Protecting data privacy: Authorisation and access control

  • Blog Post Date 04 July, 2018
  • Perspectives
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Subhashis Banerjee

Indian Institute of Technology Delhi

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Subodh V. Sharma

Indian Institute of Technology Delhi

The B.N. Srikrishna Committee, which was constituted in August 2017 to draft India’s data protection laws, is expected to submit its final recommendations this month. In this post, Banerjee and Sharma discuss key features of the Committee’s White Paper, and advocate authorisation and access control as a viable framework for privacy-by-design.

The Committee of Experts on a Data Protection Framework, with Justice B.N. Srikrishna as the chairman, was constituted in August 2017 to examine issues related to data and privacy protection in digital applications, recommend methods to address the issues, and draft an effective data protection law. The committee’s White Paper on a data protection framework (Srikrishna et al. 2017) is based on the broad principles of informed consent; collection, storage and purpose limitation1 enforcement; accountability and penalties; uniform application across all sectors, and technology neutrality. The report outlines the roles of data controllers and data processors, and their responsibilities and accountability. It recommends independent data regulators for enforcement, in either a command-and-control or a co-regulatory structure. While the report also suggests privacy-by-design, it does not elaborate on possible methodologies for such an approach. In this post, we advocate authorisation and access control as a viable framework for privacy-by-design.

Detection vs. prevention

Privacy protection in digital databases has been less than effective, anywhere, mainly because the enforcement methods have been weak. In most cases, the enforcement strategies have been based on post-facto punitive and corrective measures after detection of violations. Even the recently enacted European General Data Protection Regulation (GDPR) (The European Parliament and the Council of European Union, 2016) does not clearly specify any standards for enforcement. We argue that an architectural solution that prevents privacy invasions in the first place is more likely to succeed than strategies based on detection of violations and subsequent punitive measures. Detection of privacy infringements will often be uncertain because the causal effects of invasions are usually hard to establish.

For example, it may turn out to be impossible to know for sure whether a person has lost their job because their medical data was accessed without authorisation and used to discriminate against them, or if some other reason given as the official explanation was the actual determining factor. Causal links of privacy violations due to indiscriminate and unethical use of machine learning are also hard to establish, and the right to explanation proposed in the GDPR is unlikely to be an effective countermeasure. Hence, ex-ante, rather than ex-post, (Raghavan 2018) ought to be the preferred approach.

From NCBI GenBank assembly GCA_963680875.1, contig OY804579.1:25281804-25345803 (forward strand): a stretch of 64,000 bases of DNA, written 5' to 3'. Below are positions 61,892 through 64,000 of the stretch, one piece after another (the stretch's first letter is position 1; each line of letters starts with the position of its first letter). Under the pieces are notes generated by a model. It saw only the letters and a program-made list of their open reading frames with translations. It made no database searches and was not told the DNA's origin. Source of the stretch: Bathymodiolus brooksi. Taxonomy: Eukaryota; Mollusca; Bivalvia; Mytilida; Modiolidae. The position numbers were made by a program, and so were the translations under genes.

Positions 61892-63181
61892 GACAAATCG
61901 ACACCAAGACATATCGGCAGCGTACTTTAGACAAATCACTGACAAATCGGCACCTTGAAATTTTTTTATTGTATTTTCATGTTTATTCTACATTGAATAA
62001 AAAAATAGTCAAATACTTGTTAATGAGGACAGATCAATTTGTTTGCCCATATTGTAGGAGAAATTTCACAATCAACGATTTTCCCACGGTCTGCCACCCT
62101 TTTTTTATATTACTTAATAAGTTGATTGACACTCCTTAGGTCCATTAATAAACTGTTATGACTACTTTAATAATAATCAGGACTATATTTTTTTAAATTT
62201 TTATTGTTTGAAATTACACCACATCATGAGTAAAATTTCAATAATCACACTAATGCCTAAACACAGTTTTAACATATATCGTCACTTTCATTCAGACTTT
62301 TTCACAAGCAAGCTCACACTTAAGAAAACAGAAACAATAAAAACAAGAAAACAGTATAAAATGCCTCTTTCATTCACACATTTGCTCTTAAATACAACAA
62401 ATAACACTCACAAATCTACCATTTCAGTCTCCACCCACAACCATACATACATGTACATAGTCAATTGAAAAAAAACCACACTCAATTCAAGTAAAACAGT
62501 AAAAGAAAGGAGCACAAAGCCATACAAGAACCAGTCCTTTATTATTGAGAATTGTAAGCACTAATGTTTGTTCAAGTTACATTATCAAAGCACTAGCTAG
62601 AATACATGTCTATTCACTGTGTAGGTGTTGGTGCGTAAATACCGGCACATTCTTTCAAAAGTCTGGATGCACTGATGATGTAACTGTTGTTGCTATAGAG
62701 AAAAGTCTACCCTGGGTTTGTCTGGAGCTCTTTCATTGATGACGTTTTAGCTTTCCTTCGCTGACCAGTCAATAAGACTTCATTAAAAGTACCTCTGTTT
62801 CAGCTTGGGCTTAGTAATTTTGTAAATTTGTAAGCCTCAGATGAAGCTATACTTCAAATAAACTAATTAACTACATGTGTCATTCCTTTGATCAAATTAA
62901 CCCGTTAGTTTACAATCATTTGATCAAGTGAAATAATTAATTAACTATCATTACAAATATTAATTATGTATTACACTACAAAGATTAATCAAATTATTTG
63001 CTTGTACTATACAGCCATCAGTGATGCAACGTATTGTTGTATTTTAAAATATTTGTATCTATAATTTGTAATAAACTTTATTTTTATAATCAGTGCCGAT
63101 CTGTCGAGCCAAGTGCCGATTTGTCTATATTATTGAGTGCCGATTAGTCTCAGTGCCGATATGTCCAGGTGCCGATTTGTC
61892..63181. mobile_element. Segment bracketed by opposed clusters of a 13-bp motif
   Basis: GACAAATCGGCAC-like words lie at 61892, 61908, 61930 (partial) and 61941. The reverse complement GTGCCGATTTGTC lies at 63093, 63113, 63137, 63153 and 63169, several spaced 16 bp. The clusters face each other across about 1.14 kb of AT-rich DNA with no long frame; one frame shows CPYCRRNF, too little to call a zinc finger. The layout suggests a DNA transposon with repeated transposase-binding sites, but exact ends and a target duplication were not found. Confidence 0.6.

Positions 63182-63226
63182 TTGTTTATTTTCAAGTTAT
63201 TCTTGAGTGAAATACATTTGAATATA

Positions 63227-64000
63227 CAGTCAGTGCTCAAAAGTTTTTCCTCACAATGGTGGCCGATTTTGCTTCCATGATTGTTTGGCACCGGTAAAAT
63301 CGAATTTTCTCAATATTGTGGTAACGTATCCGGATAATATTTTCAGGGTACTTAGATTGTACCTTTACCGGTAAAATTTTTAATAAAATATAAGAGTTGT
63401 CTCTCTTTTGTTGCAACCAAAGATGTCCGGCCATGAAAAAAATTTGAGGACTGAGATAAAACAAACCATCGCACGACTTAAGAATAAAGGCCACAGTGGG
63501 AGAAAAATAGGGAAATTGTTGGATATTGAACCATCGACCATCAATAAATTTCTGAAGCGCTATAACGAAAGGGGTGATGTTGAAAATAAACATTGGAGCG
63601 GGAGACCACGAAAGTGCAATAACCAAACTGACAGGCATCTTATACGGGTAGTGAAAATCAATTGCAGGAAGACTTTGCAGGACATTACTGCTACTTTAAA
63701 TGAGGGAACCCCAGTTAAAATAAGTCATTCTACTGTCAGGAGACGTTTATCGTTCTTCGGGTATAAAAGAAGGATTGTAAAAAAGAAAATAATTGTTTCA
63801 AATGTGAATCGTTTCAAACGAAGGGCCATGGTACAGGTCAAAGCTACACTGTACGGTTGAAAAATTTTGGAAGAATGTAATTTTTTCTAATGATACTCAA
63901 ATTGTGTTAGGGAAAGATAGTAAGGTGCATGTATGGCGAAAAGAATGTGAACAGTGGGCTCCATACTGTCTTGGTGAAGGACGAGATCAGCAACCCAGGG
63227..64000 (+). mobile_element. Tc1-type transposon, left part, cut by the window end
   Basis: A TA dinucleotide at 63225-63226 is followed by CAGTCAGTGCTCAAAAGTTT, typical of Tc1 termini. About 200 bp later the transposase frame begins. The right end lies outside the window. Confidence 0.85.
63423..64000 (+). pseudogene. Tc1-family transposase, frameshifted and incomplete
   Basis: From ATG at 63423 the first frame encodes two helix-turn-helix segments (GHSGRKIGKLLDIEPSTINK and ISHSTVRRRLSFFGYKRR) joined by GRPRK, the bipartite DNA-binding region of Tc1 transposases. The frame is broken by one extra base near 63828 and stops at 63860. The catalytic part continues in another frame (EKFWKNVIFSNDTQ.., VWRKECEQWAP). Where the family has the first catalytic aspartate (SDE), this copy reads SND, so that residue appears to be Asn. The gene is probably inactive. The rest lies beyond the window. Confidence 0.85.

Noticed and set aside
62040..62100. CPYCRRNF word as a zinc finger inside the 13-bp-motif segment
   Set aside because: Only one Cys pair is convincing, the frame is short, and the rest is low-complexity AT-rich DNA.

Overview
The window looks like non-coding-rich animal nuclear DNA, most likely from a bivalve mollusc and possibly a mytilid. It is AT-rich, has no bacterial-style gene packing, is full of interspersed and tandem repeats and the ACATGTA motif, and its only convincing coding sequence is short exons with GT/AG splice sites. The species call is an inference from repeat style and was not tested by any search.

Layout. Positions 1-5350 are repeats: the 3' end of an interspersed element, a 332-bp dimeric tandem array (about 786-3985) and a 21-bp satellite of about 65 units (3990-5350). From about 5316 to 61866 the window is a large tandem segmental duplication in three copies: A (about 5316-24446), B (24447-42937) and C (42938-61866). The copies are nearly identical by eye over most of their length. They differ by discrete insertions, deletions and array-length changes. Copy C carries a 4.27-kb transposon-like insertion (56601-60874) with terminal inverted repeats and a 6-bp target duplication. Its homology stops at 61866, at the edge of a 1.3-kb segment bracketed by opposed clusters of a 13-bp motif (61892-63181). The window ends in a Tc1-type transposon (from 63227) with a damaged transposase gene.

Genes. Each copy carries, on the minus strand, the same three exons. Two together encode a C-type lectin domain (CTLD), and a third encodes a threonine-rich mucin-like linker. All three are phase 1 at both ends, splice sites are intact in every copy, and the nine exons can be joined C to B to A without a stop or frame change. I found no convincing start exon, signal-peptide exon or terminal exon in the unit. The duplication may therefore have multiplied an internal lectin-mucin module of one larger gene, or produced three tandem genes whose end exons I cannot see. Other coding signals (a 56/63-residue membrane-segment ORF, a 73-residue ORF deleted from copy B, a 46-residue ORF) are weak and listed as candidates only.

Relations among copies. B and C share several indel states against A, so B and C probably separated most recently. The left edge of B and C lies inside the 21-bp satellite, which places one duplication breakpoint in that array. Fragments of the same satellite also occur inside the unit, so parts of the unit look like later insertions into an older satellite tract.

Privacy protection does not demand that personal data should not be collected, stored, or used, but that there should be provable guarantees that the data cannot be used for unauthorised purposes.

Rights-based approach

When user participation in a digital application is voluntary, informed consent has often been advocated as the foundational principle for privacy protection. However, information overload and choice limitation often makes consent ineffective. Also, considering that a large fraction of India’s population may not have the necessary cultural capital to deal with complex digital setups, a rights-based approach (Matthan 2017) that shifts a significant part of the accountability from an individual to the data controller will be more appropriate. This should not be in lieu of but in addition to individual consent. Any mandatory digitisation with personal identifiers, such as in income tax or welfare, needs to be backed by a just and proportional law, and must balance the potential loss of individual privacy with the expected public good. In either case, purpose limitation must be a fundamental operative principle for protecting privacy rights of individuals.